Approvals

The current status of the approval process at the 12 SafeBoosC sites:

S: submitted A: approved n/a: not applicable


SiteEthicsMedicinesDevice
ATAn/aA
BEAn/a n/a
CHSn/aA
DEAn/an/a
DKAn/aA
ESAn/an/a
FRAn/aA
IEAn/an/a
ITAn/an/a
NLAn/an/a
SEn/a
UKAn/an/a

Details 
June 28th 2012
August 02nd 2012


No need for approval from ​​Drug Ag​ency

SafeBoosC involves the use of medicines (vasopressors, inotropes, and cyclooxygenase inhibitors). The Danish Health and Medicines Authority (previously Danish Medicines Agency) reviewed the protocol and considered it not to need approval. The concept may have been that SafeBoosC is a study using 'drug-as-a-tool'.


Approval from Device​ Agency in DK

SafeBoosC involves the use of medical devices (near-infrared spectroscopy-based cerebral oximetry, as well as routine clinical monitoring). The Danish Health and Medicines Authority (DHMA) considered that SafeBoosC needed approval since RH-NEO will use the INVOS device with the adult sensor and since this combination is not CE-marked for use in patients under 2.5 kg. The manufacturer of the INVOS device, however, provided us with a statement that this combination complies with all essential (safety) requirements, except for the aspects under study, i.e. the use of the values obtained, to help us getting approval of SafeBoosC. The approval​ has been granted. The NIRO200nx is CE marked for clinical use, without restrictions on type of patients, and would not require approval from DHMA.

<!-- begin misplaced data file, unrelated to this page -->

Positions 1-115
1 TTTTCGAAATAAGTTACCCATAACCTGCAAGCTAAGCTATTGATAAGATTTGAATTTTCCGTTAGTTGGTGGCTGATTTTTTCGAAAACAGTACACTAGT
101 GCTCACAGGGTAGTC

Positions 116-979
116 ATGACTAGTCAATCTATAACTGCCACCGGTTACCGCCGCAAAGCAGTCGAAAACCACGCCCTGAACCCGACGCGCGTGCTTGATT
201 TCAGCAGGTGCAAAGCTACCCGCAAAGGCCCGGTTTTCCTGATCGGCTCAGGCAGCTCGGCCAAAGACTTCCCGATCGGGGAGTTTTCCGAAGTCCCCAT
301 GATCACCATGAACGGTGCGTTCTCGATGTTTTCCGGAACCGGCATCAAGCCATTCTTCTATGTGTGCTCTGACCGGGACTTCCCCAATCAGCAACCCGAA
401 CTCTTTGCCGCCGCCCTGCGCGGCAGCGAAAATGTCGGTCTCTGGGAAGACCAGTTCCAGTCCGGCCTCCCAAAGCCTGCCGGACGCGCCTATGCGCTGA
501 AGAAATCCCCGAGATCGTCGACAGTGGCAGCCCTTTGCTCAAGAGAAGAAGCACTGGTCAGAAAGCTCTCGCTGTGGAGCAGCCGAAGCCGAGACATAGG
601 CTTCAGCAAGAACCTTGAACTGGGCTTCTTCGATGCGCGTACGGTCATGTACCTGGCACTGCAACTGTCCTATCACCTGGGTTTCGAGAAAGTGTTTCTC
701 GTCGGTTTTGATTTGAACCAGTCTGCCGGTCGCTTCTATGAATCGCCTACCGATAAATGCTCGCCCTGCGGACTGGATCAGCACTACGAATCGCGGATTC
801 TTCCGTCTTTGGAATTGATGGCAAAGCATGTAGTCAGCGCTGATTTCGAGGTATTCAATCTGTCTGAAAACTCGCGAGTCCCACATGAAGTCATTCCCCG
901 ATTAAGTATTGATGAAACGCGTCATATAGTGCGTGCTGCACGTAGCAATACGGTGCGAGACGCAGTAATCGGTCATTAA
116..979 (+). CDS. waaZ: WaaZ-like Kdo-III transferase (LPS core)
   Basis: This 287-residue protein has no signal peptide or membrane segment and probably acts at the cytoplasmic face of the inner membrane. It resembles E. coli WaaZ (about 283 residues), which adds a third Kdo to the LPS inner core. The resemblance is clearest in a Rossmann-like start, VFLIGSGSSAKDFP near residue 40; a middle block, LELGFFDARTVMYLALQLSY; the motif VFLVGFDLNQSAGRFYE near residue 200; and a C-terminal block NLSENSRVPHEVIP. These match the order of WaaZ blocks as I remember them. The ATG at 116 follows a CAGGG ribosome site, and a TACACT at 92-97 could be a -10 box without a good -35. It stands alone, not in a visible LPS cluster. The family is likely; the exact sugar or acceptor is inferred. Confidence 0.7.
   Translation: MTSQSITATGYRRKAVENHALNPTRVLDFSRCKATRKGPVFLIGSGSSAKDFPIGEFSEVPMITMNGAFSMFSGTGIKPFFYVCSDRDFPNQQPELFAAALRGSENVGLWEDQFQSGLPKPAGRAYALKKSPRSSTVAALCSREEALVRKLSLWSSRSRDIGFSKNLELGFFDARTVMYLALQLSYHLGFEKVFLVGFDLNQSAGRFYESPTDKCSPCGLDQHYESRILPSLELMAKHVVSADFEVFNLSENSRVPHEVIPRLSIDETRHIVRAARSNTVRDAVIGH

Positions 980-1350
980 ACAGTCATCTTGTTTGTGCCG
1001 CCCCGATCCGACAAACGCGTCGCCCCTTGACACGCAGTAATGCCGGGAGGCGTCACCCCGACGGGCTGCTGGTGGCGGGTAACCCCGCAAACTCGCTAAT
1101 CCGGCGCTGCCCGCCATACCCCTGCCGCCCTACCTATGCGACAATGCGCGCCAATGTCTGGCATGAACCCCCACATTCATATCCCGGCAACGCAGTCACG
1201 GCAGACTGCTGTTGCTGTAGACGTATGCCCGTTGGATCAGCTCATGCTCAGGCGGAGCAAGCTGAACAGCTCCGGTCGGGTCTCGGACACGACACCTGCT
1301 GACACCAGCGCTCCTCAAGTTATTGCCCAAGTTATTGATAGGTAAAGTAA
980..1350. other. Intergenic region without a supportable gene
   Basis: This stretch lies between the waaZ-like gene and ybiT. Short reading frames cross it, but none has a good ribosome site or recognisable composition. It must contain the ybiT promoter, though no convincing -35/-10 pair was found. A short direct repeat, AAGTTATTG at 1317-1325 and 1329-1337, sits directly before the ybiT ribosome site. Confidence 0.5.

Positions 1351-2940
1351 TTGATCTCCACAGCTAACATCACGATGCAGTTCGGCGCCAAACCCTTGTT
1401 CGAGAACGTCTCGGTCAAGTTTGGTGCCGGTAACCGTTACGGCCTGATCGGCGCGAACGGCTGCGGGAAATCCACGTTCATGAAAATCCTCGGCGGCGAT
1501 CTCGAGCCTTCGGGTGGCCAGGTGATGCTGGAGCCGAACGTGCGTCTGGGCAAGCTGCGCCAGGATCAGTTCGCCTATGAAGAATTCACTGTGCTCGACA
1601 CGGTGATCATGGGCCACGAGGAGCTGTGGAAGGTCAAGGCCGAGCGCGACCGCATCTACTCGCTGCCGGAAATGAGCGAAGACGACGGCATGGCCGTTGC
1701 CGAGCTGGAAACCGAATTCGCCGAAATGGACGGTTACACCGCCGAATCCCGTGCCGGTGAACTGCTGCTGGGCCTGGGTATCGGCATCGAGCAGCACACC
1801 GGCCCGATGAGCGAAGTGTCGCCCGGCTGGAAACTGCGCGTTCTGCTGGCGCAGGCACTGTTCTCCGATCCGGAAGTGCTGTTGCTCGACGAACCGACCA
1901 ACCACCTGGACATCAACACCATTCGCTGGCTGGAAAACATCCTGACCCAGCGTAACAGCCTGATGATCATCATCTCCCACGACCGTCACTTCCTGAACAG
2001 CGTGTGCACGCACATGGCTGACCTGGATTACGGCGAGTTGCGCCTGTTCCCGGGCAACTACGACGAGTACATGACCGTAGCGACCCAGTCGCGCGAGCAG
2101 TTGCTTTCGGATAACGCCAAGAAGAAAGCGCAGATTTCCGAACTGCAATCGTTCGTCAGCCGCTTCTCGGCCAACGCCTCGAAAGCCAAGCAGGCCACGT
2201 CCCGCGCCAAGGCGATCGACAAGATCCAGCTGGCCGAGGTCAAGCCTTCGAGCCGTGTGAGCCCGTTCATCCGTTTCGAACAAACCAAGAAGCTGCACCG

Regulations in the UK

In the UK, The Medicines and Health care products Regulatory Agency (MHRA) has provided guidance for the use of non-CE marked devices in clinical trials that do not have the purpose of supporting an application for CE-marking. See under the heading 'Clinical investigations and healthcare establishments', para 3:


"Generally, a healthcare establishment will not be treated as a manufacturer of a device for the purposes of the Regulations because it uses that device for a purpose not intended by the manufacturer. This is because the Regulations do not cover the user. Similarly, where a healthcare establishment uses a device for a purpose other than that stated by the manufacturer on a trial basis on their own patients, the MHRA would not treat that as a clinical investigation unless the intention of the healthcare establishment was to seek commercialisation of the device for the new intended use".


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